What do you ask help for?
What did you do this weekend? We caught up with friends and one conversation stuck with me in particular. Our fun friend Ms M has been travelling abroad every week since she started her new role earlier in the year. She comes home for 2, if she’s lucky 4 days a week. She loves working on this project and it sounds like an amazing career opportunity. Ms M made the decision to reach out for help when she’s at home. A decision criticised by some of the friends. But why?
Ms M is a consultant who works long hours. Although having cut down, there are the occasional weekends when she has to work. That doesn’t leave Ms M with much free time. Ms S still considered herself lucky. “Just imagine I also had to look after a family!”
When I met Ms M, she was already a consultant. Most of her job was local and she tried hard to maintain her salsa dancing routine on Wednesday and Friday nights. With the travel, that is obviously challenging and she’s tough choices to make. Do I meet my friends? Go dancing? Clean the house and prepare for the week ahead?
Ms M made a rational decision between time or money. She chose free time!
Ms M comes from a culture where cooks are very common. Her aunt recommended her a reliable and trustworthy cook who turned out to be something more. He looks after her health. While she roughly tells him what she likes to eat, the cook introduces her to new and more vegetables, controls the portions (overeating is such a common habit out here) and prepares little snack packs (she’s hooked on almonds at the moment).
The car wash guy
Out here, you’ll see guys cleaning the car in your drive way while you’re watching TV at home. They’re amazing. They have a technique where they’re using substantially less water than I’ve ever used in Europe or the US.
Until recently, I didn’t realise that getting your cash washed this way is only AED 120 (USD 32) for the entire month and you get it cleaned either every day or every second day. For those of you in Europe, this may sound lot and in comparison, it is. We get a lot of sand and leaving a car unwashed for a month is pretty much impossible. A regular trip to the car wash is about AED 40 (USD 11) and I can see the appeal. This is far more economical and she doesn’t spend time driving around just to get the car washed.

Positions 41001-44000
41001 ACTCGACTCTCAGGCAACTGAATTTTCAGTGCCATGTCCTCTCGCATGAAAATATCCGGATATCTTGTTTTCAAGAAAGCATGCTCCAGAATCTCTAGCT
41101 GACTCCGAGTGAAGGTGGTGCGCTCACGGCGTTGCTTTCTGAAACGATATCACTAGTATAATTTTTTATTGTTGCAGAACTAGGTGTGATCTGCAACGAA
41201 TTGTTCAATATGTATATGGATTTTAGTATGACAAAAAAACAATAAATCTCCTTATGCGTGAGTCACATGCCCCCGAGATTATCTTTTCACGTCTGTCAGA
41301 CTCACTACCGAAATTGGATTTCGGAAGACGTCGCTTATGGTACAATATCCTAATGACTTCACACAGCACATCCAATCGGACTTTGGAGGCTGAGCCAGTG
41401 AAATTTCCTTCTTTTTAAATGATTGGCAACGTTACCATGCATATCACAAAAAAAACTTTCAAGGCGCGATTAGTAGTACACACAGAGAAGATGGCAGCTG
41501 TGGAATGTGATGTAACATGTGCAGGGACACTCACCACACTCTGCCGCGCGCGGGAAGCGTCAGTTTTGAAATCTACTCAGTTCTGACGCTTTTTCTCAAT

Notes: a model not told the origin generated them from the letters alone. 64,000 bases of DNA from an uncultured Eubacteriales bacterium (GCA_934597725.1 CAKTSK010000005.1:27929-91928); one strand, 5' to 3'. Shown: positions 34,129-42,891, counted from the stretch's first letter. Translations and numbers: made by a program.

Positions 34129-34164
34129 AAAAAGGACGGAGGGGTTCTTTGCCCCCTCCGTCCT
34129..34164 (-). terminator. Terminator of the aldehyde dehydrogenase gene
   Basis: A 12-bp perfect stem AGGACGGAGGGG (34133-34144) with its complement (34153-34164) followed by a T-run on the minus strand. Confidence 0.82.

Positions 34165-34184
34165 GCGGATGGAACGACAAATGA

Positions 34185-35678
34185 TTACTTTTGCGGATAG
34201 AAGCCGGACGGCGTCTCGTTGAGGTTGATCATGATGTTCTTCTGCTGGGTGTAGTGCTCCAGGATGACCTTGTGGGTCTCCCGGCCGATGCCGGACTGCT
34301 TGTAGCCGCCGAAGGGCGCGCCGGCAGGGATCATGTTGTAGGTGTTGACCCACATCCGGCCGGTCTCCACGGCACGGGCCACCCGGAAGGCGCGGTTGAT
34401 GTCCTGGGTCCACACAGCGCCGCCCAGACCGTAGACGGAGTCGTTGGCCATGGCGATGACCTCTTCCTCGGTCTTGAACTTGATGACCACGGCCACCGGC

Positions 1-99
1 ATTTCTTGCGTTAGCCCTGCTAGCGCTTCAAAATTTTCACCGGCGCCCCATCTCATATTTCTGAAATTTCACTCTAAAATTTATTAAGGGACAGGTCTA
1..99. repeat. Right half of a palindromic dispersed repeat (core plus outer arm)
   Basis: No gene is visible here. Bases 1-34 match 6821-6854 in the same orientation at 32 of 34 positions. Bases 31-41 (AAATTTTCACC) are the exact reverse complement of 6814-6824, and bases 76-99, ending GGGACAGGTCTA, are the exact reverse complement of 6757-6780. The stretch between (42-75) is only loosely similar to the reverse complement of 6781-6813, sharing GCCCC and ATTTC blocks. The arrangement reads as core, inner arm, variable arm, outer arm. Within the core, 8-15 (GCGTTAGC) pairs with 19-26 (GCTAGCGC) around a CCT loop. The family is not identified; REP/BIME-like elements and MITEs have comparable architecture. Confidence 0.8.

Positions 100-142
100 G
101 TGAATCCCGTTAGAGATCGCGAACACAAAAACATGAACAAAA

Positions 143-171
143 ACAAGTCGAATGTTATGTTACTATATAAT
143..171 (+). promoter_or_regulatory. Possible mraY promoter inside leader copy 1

The dry cleaner
Having to wear formal office outfits, ironing is involved. Ms M isn’t the biggest fan of ironing (who is?) and decided to get her shirts and trousers cleaned and ironed. For her, it’s a double win. Her loads of laundry is now limited to underwear and weekend wear. She can quick hang them up to dry and fold them a few hours later. Her office outfits will be delivered to her apartment and she can either hang them up in her closet or pack them for the next business trip.
Although Ms M doesn’t spend much time at home during the week, she’s looking forward to a clean house. The floors will be mopped, carpets vacuumed, sinks and bathtub cleaned. She has changed from having the cleaner come every week to just every other week. One the one hand, Ms M decided that she didn’t mess up the place that much in a weekend and on the other, she had outsourced her ironing. For Ms M, it isn’t wasn’t about saving money. A cleaner here is very affordable. This decision was more about the need for help.
Now, Ms M doesn’t have children and it’s one of the areas most families hire help. Parents often ask a teenager from their circle of friends or from their neighbourhood to watch their children for a few hours. It’s an old tradition for a lot of teenage girls to earn some money on the side. Once the kids are in bed, it’s watching TV, checking their phone or maybe even studying for a test.
Out here, most families with more than one child have a maid who helps around the house and also looks after the kids. Having a trusted child carer gives parents some time for themselves which is so important. Remember: You can’t pour from an empty cup!
Other ways to hire help
There are different areas where you may require help. If you have an elderly parent, you may use some of these already:
- Window cleaner
- Food shopping (this may be supermarket that delivers the items for you)
- Driver (this may be your taxi, Careem, Uber driver)
- Virtual assistant
- Party organiser (if you’re holding a birthday party, wedding anniversary, etc)
- Travel advisor (if you’re travelling a lot or just don’t want to search 1,000 websites for the best deal)
Bartering for help
If you don’t have a lot of extra money, you could barter with your friends. Baby-sitting is one that immediately comes to mind. Give your friends some time off by having their kid over for a night. Or you and your friends go out together and all kids are in one house with the baby-sitter. Pay the baby-sitter extra to look after another child.
Batch cooking is also a good option. Whether you make 2, 4, 6 or 8 portions, it doesn’t take much to just add up. Meals like lasagne, casseroles or stews are very easy to double up the portions. Give your friend an extra portion for her family in exchange for something they did for you.
When do you seek out and ask for help? Do you distribute the different chores amongst your family or you also outsource? Can’t wait to read what you are doing.
Until next time,